Rising trends in fraud reflect a shift toward increasing reliance on the internet and mobile device technology for banking. Because of this, Meredith Village Savings Bank urges you to be proactive in securing electronic information and to report any unusual activity.
Below are common types of fraud most popular in banking today. Use the questions following each fraud type as a checklist for keeping your identity and accounts safe.
Social Engineering happens when customers are tricked into providing confidential information such as passwords or account numbers. It includes:
- Computer viruses.
- Phishing, the activity of defrauding an online account holder of sensitive information by pretending to be a legitimate company. Phishing can compromise sensitive information like credit card account numbers and passwords.
- Cracking private emails and chat histories. Cyber criminals could use common editing techniques to extort money by creating distrust among individuals.
- Cracking web sites of companies or organizations to destroy reputations.
- Convincing users to run malicious code to allow access to their web account.
Questions to consider for social engineering:
- Have you received an email or call from what you believed to be your financial institution? Did you respond to the email or phone call with personal details? What were the details? Do you remember the name of the caller?
- Have you had your computer fixed recently or did you receive a call stating there was malware on your computer? Or for a small fee, the company could remove the malware? Did you provide a debit card to this company? Did you provide remote access to your computer? What was the date? What was the name of the company or person who fixed it?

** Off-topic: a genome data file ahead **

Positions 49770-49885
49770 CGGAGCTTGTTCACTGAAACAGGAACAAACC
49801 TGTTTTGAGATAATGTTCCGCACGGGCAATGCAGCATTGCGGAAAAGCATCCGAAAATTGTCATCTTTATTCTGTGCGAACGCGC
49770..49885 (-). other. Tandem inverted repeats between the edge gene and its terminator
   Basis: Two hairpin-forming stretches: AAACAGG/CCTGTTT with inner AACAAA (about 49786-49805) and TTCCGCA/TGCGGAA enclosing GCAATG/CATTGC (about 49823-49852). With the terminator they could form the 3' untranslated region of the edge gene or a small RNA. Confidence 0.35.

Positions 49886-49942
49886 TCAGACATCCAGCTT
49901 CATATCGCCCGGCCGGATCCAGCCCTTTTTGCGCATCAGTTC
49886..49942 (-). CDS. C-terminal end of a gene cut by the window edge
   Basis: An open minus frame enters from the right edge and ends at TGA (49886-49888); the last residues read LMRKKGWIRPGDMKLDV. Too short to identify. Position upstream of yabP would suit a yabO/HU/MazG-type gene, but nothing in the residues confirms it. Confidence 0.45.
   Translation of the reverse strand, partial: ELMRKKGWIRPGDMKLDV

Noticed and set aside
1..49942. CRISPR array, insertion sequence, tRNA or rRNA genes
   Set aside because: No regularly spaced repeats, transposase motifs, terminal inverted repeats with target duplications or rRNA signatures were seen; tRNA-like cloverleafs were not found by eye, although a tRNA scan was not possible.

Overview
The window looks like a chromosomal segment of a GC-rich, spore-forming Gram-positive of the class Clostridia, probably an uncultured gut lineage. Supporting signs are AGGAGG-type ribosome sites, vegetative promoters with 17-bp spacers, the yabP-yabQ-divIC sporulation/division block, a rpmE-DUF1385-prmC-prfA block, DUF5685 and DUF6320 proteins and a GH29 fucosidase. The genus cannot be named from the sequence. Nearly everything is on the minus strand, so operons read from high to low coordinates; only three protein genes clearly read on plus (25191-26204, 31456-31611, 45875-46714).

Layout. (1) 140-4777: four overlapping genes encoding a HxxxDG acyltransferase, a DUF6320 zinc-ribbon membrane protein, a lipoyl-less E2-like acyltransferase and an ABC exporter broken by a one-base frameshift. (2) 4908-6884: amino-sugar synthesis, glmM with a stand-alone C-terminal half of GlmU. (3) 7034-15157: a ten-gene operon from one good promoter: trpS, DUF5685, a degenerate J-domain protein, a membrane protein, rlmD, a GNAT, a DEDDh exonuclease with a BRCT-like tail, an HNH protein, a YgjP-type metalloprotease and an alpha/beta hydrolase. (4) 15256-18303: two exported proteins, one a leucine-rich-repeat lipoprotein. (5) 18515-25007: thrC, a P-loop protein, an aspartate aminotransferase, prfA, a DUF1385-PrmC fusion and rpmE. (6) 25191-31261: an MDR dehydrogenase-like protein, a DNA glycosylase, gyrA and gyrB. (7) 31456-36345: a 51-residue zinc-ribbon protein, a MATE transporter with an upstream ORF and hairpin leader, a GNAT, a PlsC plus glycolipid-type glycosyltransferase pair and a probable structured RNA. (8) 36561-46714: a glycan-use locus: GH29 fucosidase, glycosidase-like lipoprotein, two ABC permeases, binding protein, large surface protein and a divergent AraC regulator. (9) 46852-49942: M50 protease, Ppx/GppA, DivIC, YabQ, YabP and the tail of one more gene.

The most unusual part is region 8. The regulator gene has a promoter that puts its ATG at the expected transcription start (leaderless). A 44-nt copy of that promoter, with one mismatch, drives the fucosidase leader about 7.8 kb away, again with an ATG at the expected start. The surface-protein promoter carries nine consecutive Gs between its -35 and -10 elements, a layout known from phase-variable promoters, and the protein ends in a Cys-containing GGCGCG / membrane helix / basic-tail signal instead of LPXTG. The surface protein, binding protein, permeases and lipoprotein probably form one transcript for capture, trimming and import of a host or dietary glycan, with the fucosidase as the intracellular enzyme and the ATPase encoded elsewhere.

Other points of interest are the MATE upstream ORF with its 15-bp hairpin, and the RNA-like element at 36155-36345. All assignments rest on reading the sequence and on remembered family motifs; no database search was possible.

- Have you recently provided your credentials or passwords for online banking to someone else, if so, to whom?
Malware or viruses are programs or files that are harmful to a computer and its user, including viruses, worms, Trojan horses and spyware. Spyware is programming that gathers information about a computer without the user’s permission.
Questions to consider for malware and viruses:
- Did you receive any unusual/unsolicited emails? Did you click on a link or open an attachment? What happened after you did?
- Have you experienced unusual problems or slowness with your computer? If yes, can you provide specifics about the problems? When did the issues start?
- Did you experience unusual pop-up screens when logging into online banking? Did the pop-up ask for personal information? Did you provide such information? What details were shared?
- Did you experience unusual activity when logging into online banking such as multiple password prompts?
- Have you experienced an unusual request for further authentication (such as a token) before initiating any sort of transfer through online banking? Can you describe the details of the transfer you were trying to make?
- Have you seen unusual “temporarily out of service” messages within online banking? What were the dates and times of the messages?
- Have you recently downloaded or installed any software? If so, what?
Missing Banking Information can include bank statements, checks ordered but not received and sensitive information stolen from waste receptacles.
Questions to consider in regards to missing banking information:
- Are you missing any of your paper statements? Did you recently order checks and never received them?
- Have you noticed any unusual activity with any of your other financial accounts? If yes, can you describe the unusual activity?
If you fall victim to these or other suspicious activity:
- Contact us immediately at 800-922-6872
- Be sure to report all suspicious contacts to the Federal Trade Commission through www.consumer.gov/idtheft, or by calling 1-877-IDTHEFT.
- If you have disclosed sensitive information in a phishing attack, you should also contact one of the three major credit bureaus and discuss whether you need to place a fraud alert on your file, which will help prevent thieves from opening a new account in your name. Here is the contact information for each bureau’s fraud division:
P.O. Box 740250
Atlanta, GA 30374
P.O. Box 1017
Allen, TX 75013
P.O. Box 6790
Fullerton, CA 92634
You can also visit our security page for information on cyber security and suggestions on how to best protect yourself.